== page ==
I hope you can help me with my 2002 BMW E39 5-Series 2.2 petrol with the M54 engine and manual transmission. It has done 98,000 miles. The car cranks strongly, but doesn’t start – the engine doesn’t fire at all. The car was driving perfectly the night before it refused to start and there were no signs of anything wrong – engine noises, overheating, etc – and it has always started first time before. When I crank, the rev counter doesn’t move. The engine management light is not illuminated and there are no other warning lights showing on the dash. I’ve put a diagnostic tester on it, but there are no codes logged.
I have checked the battery and it’s showing 11.8 volts. I’ve put a known good battery on it from another car and it still cranks, but won’t start. I fully charged the BMW battery to 12.8V, but it made no difference. I checked the cold cranking with a multimeter and it dropped to 10.72V – does that seem OK?
I don’t think it’s an immobiliser problem, as the car recognises the key when I turn it over. I’ve checked the fuel pressure at the Schrader valve and fuel came out at quite a good pressure. I sprayed some Easy Start into the intake, to no avail.
I can’t hear the fuel pump priming, but can’t be sure. There are two fuses listed for the fuel pump – I’ve checked both and they’re OK. I’ve unplugged the MAF sensor, but that made no difference. I’ve checked for spark on one of the cylinders and there was a good spark showing. I’m thinking it could be the crankshaft position sensor, but I don’t want to replace this sensor needlessly as they are quite expensive. Can the sensor be checked using a multimeter? What sort of resistance should a healthy sensor show?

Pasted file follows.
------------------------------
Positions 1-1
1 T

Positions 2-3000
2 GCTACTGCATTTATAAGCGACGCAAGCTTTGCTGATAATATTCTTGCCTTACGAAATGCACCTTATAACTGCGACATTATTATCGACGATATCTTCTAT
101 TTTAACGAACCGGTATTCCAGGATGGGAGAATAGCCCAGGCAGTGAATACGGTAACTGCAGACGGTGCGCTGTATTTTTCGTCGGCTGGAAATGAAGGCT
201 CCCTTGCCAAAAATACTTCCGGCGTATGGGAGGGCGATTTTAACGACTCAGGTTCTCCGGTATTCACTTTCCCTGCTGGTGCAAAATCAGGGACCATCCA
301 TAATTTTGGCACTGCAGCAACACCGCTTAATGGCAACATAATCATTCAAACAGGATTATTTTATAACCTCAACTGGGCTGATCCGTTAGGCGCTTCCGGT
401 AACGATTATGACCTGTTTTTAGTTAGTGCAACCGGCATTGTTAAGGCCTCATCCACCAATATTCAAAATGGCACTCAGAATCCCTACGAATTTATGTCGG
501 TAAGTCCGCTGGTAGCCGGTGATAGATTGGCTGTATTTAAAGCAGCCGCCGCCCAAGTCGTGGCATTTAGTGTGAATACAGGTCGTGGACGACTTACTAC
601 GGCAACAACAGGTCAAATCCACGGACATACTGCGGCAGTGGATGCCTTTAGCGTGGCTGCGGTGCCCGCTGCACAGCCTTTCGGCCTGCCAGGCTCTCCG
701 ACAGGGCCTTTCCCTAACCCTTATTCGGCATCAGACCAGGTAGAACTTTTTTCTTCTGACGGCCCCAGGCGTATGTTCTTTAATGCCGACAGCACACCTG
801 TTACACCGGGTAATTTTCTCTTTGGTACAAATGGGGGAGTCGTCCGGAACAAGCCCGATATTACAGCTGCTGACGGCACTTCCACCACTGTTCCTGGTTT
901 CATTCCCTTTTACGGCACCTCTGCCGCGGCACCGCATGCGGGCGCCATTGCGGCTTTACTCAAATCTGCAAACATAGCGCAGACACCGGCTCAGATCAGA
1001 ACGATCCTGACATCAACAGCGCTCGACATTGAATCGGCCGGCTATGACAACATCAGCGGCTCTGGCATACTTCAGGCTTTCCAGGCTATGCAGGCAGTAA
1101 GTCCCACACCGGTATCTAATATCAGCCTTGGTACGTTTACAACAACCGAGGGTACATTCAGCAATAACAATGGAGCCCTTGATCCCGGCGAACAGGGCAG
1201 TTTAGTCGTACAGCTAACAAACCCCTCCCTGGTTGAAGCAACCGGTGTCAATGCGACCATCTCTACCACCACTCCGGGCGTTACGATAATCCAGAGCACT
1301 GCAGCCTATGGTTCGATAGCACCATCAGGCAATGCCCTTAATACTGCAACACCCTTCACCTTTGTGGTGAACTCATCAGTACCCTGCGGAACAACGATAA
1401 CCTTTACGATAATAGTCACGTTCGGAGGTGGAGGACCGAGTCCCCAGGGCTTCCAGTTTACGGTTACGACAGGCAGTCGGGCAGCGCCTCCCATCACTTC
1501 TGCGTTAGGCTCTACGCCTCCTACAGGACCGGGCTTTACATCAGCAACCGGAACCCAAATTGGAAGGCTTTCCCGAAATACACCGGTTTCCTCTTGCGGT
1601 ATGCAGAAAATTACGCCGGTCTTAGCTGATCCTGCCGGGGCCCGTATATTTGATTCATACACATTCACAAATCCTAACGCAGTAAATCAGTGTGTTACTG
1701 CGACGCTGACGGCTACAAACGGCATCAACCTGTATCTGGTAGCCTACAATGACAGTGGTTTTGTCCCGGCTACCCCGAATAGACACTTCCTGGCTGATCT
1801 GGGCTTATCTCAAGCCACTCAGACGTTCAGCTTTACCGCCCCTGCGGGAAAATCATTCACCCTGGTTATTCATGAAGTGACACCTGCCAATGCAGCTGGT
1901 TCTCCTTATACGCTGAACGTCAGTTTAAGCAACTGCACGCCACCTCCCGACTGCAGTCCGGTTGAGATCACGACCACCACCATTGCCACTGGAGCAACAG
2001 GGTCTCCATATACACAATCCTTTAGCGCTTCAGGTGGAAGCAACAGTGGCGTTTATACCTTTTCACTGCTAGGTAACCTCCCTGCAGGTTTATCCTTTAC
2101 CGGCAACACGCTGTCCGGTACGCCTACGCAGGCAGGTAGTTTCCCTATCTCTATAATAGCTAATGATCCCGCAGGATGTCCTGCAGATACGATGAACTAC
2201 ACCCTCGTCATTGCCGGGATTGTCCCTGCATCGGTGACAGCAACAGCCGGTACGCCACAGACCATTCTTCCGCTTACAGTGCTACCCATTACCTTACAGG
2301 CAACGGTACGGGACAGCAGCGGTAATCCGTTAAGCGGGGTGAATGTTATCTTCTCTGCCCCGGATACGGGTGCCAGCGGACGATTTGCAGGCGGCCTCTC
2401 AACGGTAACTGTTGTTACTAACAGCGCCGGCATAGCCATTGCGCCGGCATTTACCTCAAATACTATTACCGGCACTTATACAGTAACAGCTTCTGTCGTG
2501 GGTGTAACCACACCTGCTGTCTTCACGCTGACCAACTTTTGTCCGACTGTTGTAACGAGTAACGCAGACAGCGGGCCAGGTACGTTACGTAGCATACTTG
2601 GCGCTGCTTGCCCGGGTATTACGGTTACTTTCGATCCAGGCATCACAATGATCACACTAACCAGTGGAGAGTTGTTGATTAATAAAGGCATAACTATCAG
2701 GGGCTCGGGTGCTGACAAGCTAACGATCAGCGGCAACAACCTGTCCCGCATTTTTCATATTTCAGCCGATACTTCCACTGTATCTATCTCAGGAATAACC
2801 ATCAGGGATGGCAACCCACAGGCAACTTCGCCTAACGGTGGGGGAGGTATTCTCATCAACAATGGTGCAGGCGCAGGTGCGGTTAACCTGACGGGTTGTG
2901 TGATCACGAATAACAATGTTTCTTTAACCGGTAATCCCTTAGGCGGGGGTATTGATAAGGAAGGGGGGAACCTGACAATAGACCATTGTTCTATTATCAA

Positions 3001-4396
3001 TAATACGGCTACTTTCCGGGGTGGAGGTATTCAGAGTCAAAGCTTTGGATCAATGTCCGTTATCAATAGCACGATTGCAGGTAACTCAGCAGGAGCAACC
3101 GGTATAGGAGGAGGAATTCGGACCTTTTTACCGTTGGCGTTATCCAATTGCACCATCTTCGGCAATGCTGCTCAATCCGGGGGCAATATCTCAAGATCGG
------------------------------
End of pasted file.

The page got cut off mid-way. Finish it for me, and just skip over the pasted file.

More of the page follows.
I’m also hope it’s not the timing chain, but I understand these usually rattle long before they let go. Ian Rimmer From the data I have on your BMW, the immobiliser prevents the starter from operating, so because your vehicle cranks over, this can be discounted.
The fuel system should run at a pressure of 3 Bar and this should be checked using a proper pressure gauge fitted to the Schrader valve. A lower pressure will still produce a spray when the valve is depressed, but it may not be enough to start and run the engine. As you cannot hear the fuel pump operating, I would first check the fuel pump relay, which according to Autodata should be relay number 2 located in the load area.
If the relay is not at fault then I would suspect the crankshaft sensor or possibly the camshaft sensors, but I am slightly confused by the lack of codes. I would expect a pending code to be held somewhere in the system. Although you do not mention which code reader you are using, it may be that you will need an official BMW reader to find the pending codes.
Before testing the sensor, you should check the resistance of the loom between the sensor and the ECU – this should be below 1 ohm. The sensor pins on the ECU should be numbers C21 and C8. This is the central bank of pins on the ECU and the pins are numbered from left to right starting at the lowest row of pins on the ECU.
Testing the actual sensor would require an oscilloscope to check the waveform being produced. This should be a steady and even square wave formed as the sensor passes the pick-up.